Amazon was a that could be used to prevent brick-and-mortar retailers from leveraging technology in their stores that could stop shoppers from comparing prices of in-store products to those online. Yes, it appears that a new patent that could prevent the practice of “,” is now, hilariously, in the hands of Amazon – the very company that benefits most from those who use retail stores as a way to inspect products before deciding to buy them online, and often for less, on Amazon.com.

Of course, it’s possible that Amazon CEO Jeff Bezos had the foresight to apply for an anti-showrooming patent back in 2012, knowing that one day Amazon would expand into physical stores, and would need the technology for itself.

But it’s just as reasonable – if not more so – to imagine that Amazon was instead ensuring it would have a legal claim against any physical retailer who tried to stop consumers from price checking items on Amazon when in store.

The patent, called “,” describes a scenario where a physical retailer’s Wi-Fi network can intercept search queries that appear to be requests related to price comparisons, then take any one of a number of actions in response.

The most interesting response is that it could block the request altogether – effectively preventing the in-store shopper from running a price check at all.

It’s so odd that this is now an Amazon-owned technology. After all, price comparisons are something Amazon has been in favor of for years  – even offering shoppers that would do the job for them.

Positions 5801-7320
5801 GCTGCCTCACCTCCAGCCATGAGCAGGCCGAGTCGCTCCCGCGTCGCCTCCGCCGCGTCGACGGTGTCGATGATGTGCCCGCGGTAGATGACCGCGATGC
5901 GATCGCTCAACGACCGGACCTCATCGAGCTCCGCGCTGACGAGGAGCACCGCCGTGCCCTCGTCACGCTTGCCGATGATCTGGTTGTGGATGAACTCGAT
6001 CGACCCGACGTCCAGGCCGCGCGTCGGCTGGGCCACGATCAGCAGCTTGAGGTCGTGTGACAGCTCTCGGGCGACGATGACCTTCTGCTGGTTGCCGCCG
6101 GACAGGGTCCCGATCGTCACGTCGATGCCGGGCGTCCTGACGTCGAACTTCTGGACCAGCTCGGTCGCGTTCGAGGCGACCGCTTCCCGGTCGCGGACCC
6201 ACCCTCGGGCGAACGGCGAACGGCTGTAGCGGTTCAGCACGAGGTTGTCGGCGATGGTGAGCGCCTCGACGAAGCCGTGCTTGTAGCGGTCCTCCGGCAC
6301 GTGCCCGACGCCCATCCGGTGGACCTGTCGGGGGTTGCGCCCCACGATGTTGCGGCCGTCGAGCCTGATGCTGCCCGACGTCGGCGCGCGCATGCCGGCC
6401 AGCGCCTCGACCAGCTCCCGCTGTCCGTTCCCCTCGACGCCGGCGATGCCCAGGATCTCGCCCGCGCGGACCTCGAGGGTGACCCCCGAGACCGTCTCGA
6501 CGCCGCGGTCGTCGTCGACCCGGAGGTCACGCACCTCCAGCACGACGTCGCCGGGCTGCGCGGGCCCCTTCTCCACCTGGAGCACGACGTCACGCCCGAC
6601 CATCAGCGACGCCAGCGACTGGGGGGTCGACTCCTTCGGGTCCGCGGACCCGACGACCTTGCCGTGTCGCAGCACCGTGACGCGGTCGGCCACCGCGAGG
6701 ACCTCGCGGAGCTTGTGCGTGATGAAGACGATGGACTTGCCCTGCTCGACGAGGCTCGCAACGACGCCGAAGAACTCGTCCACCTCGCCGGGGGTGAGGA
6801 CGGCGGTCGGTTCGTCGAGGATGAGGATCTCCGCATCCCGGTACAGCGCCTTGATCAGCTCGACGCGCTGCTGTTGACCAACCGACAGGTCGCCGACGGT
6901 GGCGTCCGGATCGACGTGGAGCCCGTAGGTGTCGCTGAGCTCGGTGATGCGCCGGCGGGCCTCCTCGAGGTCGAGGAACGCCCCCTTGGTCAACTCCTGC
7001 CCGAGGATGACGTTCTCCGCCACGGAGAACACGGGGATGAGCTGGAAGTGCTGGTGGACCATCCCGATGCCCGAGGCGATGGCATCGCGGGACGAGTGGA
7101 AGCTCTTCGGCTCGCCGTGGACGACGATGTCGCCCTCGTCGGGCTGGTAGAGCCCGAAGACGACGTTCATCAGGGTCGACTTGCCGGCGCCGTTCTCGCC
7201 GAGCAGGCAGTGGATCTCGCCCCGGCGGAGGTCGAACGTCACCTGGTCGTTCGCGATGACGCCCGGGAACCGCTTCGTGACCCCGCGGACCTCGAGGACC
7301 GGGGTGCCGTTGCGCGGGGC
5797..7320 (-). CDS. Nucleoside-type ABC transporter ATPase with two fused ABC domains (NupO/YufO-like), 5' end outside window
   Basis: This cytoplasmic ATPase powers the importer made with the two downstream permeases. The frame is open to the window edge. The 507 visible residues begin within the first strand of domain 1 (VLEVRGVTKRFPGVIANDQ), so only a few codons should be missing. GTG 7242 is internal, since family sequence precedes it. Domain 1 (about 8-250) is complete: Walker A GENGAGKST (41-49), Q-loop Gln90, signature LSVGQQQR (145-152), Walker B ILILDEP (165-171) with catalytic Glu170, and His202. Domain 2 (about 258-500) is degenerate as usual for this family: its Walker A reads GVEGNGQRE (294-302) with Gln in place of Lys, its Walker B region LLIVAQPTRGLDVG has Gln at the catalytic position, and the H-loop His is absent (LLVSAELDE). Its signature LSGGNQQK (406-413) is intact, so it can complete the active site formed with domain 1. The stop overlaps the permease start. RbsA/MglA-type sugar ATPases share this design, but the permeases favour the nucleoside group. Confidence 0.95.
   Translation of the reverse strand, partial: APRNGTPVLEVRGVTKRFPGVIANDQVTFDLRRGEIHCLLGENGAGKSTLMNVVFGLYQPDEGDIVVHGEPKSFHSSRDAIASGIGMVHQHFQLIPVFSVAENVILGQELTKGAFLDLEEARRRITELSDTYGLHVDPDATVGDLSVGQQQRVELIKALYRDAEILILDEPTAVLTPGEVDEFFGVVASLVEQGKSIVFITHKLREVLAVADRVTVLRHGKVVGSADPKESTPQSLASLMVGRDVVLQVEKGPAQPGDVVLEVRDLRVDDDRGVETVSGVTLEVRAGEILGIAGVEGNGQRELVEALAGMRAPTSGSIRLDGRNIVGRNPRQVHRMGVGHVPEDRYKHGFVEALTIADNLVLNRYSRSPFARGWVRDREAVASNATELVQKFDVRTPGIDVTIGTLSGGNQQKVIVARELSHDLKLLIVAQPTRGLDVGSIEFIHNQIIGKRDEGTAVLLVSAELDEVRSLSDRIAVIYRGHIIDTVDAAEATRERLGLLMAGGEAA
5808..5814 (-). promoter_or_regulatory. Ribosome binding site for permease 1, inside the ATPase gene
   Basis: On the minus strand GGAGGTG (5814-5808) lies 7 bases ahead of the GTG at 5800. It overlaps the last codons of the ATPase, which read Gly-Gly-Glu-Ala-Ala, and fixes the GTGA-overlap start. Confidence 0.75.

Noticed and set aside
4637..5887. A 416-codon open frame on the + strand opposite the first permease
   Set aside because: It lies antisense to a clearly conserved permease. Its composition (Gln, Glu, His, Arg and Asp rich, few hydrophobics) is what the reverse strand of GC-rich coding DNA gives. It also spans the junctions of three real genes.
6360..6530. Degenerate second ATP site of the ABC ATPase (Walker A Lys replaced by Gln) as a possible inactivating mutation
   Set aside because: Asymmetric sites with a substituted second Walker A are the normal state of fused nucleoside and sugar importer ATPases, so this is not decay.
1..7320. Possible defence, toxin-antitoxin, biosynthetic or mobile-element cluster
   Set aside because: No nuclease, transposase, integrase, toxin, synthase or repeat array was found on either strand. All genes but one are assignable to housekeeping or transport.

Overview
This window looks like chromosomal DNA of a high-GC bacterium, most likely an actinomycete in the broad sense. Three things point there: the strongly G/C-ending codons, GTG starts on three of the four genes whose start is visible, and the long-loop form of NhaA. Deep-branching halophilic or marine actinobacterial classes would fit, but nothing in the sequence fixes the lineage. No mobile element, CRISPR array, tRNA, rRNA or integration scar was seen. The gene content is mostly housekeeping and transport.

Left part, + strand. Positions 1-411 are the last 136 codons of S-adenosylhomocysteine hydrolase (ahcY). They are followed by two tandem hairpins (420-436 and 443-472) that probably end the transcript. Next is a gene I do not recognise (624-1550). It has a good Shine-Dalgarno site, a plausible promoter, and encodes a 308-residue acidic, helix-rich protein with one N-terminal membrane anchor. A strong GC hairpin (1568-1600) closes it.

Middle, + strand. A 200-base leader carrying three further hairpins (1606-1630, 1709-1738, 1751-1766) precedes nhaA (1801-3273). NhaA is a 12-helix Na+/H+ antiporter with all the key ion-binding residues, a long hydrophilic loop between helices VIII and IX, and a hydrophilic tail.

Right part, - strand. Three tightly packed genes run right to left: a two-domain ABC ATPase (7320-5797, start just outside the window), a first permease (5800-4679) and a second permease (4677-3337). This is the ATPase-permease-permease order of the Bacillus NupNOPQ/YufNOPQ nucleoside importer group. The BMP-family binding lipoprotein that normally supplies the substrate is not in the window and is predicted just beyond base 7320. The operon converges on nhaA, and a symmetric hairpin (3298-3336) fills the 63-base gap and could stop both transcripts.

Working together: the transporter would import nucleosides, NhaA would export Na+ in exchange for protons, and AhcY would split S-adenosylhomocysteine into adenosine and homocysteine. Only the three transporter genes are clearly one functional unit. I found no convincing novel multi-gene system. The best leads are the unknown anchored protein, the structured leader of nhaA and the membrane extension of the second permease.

Of course, Amazon may find itself on the other side of showrooming now that it’s a physical retailer, too. The company today has brick-and-mortar bookstores, cashier-free convenience stores under the Amazon Go brand, and – oh, it just bought itself .

But there are other aspects to this “anti-showrooming” patent worth exploring, as well.

As it turns out, preventing price comparisons is only one of the things a retailer could do when it implements the technology described in the patent. According to the patent’s description, the retailer could also intercept the price check search in order to offer to match the price, incentivize the sale by providing a coupon, return information on complementary items, or even send over a sales rep over to help the shopper, among other things.

While Amazon may have some need to tackle showrooming in its own stores one day, being able to identify shoppers who are researching purchases while they’re standing in the aisle is perhaps more relevant in 2017.

Imagine, for example, a shopper is googling for information on the latest iPad, while standing in front of Amazon’s display of Fire tablets. Should Amazon want to put this patent’s tech to use, it could identify these scenarios – as the tech also informs the retailer of a shopper’s physical location in the store. A sales rep could go over to the consumer to help them decide or answer questions. Or perhaps, given Amazon’s penchant for eliminating human jobs, it could employ virtual help instead, to answer those questions. (The patent does describe being able to send a push notification to the customer.)

Knowing the shoppers’ in-store location could also be used to send targeted offers right to their mobile device, too. These additionally could be not just offers for items that are nearby, but personalized ones. That’s because the patent describes how it could collect historical information on a customer’s interests, based on things like past purchases, then leverage that ahead of taking an action like sending an offer.

In any event, this is all an attempt reading the tea leaves, and doesn’t amount to much until Amazon actually puts this to use – if it ever does. Large tech companies patent technologies all the time. Some may indicate areas they might explore in the future, but others are meant more to defend their position against the actions of their competitors. Amazon hasn’t specifically laid out any plans with regard to this particular technology as of yet.

 

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